The identity of Jack the Ripper, one of the of the greatest murder mysteries for more than 100 years, has been solved beyond doubt, according to a new book.
Jack the Ripper murdered and mutilated at least five women during August and September 1888 in Whitechapel, London, cutting their throats and removing organs, such as kidneys and hearts
In his book Naming the Ripper, author Russell Edwards says the person behind the murders was Polish immigrant Aaron Kosminski.
Kosminski was a 23-year-old Pole who fled his homeland due to the persecution of Jews and lived in Whitechapel during the times of the murders. He was later diagnosed with schizophrenia and committed to an asylum.
He was identified as one of the suspects after house-to house searches but never brought to trial. During Scotland Yard’s initial investigation Kosminski is described as having “a great hatred of women … with strong homicidal tendencies”.
Kosminski is “definitely, categorically and absolutely” the man, says Edwards.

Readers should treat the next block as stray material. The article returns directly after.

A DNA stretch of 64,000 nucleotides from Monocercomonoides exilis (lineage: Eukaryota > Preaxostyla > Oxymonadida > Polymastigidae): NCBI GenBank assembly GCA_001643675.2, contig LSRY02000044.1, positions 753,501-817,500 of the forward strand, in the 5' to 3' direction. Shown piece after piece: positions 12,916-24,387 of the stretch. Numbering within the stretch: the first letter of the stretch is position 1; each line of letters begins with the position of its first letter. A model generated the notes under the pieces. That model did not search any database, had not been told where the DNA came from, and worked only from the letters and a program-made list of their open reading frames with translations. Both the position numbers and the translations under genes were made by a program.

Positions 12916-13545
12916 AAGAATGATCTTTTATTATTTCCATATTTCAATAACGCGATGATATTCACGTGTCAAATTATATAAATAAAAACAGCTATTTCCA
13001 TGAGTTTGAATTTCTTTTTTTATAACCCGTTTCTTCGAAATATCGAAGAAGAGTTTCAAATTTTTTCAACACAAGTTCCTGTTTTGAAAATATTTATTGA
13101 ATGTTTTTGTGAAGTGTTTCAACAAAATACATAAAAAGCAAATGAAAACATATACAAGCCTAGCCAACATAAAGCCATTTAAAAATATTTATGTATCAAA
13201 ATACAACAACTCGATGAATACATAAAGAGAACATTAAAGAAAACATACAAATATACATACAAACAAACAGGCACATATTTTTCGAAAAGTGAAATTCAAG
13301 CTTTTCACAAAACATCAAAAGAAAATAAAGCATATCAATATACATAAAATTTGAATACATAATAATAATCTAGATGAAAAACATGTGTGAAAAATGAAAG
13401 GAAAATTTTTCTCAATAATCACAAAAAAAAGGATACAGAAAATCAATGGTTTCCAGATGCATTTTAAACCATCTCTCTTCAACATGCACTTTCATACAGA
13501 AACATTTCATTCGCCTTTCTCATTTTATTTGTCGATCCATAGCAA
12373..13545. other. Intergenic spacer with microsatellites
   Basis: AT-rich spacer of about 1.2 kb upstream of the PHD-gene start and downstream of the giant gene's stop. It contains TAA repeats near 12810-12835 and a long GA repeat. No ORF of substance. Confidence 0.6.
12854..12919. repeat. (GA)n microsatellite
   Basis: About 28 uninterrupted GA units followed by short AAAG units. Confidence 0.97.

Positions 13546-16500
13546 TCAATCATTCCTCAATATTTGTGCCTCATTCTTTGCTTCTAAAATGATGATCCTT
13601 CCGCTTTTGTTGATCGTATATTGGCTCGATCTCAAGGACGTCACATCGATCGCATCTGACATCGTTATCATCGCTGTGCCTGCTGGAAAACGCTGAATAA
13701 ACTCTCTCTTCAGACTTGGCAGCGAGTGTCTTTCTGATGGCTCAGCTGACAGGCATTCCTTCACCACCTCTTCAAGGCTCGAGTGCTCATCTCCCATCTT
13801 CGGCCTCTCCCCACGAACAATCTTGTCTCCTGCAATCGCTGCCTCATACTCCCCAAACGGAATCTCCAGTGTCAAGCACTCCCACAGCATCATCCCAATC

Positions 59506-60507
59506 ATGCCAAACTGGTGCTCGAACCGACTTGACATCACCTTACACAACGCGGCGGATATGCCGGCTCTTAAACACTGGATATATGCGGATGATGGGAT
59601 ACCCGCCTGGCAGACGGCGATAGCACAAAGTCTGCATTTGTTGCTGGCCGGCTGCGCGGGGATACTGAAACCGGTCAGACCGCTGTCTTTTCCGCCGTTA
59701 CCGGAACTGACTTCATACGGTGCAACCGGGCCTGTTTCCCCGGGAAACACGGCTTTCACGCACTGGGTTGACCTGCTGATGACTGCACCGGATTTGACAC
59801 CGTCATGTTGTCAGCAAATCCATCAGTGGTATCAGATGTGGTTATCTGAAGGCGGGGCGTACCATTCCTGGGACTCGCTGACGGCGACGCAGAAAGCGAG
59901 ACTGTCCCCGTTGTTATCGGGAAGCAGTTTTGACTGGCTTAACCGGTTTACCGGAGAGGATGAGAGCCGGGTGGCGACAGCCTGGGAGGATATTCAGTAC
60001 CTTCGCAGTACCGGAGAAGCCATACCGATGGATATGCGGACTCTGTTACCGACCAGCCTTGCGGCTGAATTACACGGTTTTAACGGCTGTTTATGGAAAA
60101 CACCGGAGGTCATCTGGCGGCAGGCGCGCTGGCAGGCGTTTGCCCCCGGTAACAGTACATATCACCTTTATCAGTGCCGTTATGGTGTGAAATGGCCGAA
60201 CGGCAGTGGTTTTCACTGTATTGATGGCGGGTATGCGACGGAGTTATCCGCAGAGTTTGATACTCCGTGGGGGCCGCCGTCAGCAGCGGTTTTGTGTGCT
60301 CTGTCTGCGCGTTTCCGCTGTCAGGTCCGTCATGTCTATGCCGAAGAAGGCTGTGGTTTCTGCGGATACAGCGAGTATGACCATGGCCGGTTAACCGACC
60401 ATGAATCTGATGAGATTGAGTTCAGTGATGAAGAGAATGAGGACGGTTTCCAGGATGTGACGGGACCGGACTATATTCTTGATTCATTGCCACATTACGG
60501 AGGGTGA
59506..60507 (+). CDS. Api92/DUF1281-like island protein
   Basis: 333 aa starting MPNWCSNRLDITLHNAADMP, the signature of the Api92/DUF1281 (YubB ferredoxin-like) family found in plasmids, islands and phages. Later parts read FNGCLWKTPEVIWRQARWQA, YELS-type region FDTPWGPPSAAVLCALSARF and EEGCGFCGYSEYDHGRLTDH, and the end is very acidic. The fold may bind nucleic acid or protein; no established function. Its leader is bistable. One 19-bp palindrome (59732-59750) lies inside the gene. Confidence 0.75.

“I’ve got the only piece of forensic evidence in the whole history of the case. I’ve spent 14 years working, and we have definitely solved the mystery of who Jack the Ripper was. Only non-believers that want to perpetuate the myth will doubt. This is it now – we have unmasked him,” Edwards said.
Working alongside Dr Jari Louhelainen, an expert in molecular biology, they extracted 126-year-old DNA from a blood-soaked shawl found near the body of Catherin Eddowes, the Ripper’s second victim.
The shawl was bought at auction on the understanding that there was positive proof it had been found near the body. The item had stains that, according to Dr Louhelainen, were “consistent with arterial blood spatter caused by slashing”.
In a surprise turn, it was found that the along with DNA from the victim, the shawl contained traces of semen believed to have come from the suspect.
Using the latest scientific methods Dr Louhelainen matched the DNA with descendants of Kosminski.
Dr Louhelainen said: “On the testing, the first result showed a 99.2% match. Since the DNA has two complementary strands, we went on and tested the other DNA strand, which gave a perfect 100% match.
“To be honest, I was mostly interested in the science. I wanted to know if something like this possible to do from such a limited amount of genetic material.
“Beforehand I knew about the name Jack the Ripper but really nothing about the details. That is the way I wanted to treat it – being detached from the case – makes you consider all the options and allows the out-of-the-box thinking which was required in the end.”